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As Concordia fuel removal wraps up, focus turns to site ‘caretaking’

As Concordia fuel removal wraps up, focus turns to site ‘caretaking’

Costa Crociere announced the Costa Concordia wreck will be emptied of fuel by Friday night. The operation, conducted by a salvage team put together by SMIT Salvage and Tito Neri, began on Feb. 2, stopping only when sea and weather conditions inhibited safety.

As the multimillion-euro fuel-removal operation, involving 20 marine vessel and 100 staff, draws to a close, Costa is now evaluating six rival bids from leading salvage companies for the removal of the wreck, a complex process that the company said is likely to take 10 to 12 months.

The company said a short-list is being drawn up and the best plan will be selected and announced in early to mid-April. It added that all six plans ‘prioritise the need to minimise the environmental impact, protect Giglio’s economy and tourism industry, and guarantee safety.’

In the meantime, the next one to two months will be occupied with ‘caretaking,’ with the SMIT/Neri team cleaning substantial quantities of debris from the wreck from the seabed and the area around the hull.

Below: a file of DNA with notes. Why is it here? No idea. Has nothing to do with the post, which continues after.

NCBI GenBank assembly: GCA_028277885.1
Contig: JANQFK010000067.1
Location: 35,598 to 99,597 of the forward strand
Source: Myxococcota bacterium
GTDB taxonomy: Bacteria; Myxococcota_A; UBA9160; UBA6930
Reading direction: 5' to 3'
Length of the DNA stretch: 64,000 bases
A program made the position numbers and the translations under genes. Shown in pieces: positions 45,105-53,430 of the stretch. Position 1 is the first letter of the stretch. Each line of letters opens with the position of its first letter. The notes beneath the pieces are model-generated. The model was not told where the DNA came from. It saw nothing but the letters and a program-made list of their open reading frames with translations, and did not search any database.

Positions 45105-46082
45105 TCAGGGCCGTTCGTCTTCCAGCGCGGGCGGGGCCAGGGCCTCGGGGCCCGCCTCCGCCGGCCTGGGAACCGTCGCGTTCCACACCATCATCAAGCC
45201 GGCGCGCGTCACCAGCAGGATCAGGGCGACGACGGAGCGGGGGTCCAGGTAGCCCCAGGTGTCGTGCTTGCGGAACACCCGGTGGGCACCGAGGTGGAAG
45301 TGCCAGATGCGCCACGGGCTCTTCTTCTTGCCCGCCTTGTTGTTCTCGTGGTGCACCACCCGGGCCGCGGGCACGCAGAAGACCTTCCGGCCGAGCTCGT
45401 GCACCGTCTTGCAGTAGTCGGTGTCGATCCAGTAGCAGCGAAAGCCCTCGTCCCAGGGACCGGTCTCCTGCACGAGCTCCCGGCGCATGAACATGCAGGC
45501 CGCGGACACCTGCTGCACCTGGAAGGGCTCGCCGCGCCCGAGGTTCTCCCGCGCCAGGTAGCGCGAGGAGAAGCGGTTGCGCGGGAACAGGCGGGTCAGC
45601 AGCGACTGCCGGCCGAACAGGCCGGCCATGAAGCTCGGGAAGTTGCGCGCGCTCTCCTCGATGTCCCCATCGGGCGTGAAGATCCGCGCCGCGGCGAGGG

Costa said the almost 2,400 cubic metres of fuel were removed using ‘hot-tap’ valves attached to the side of the ship. These allowed the fuel to be heated and pumped out as sea water was pumped in to maintain the ship’s stability. The fuel remaining on board was insufficient to pose any significant risk, the company claimed.

In a statement, Costa president Gianni Onorato and Sergio Ortelli, mayor of Giglio, expressed sympathy with the victims while taking pains to stress the success of the defueling exercise, their confidence in the safe removal of the wreck, and their belief in Giglio’s future as a touristic destination.

Onorato described the disaster as ‘a one-off freak event, extremely serious but unrepeatable,’ adding that the success of the defueling operation led by SMIT was evidence of ‘the reliability and expertise of our company.’ Ortelli, whose island is highly dependent on tourism, stressed that ‘our waters are still crystalline.’

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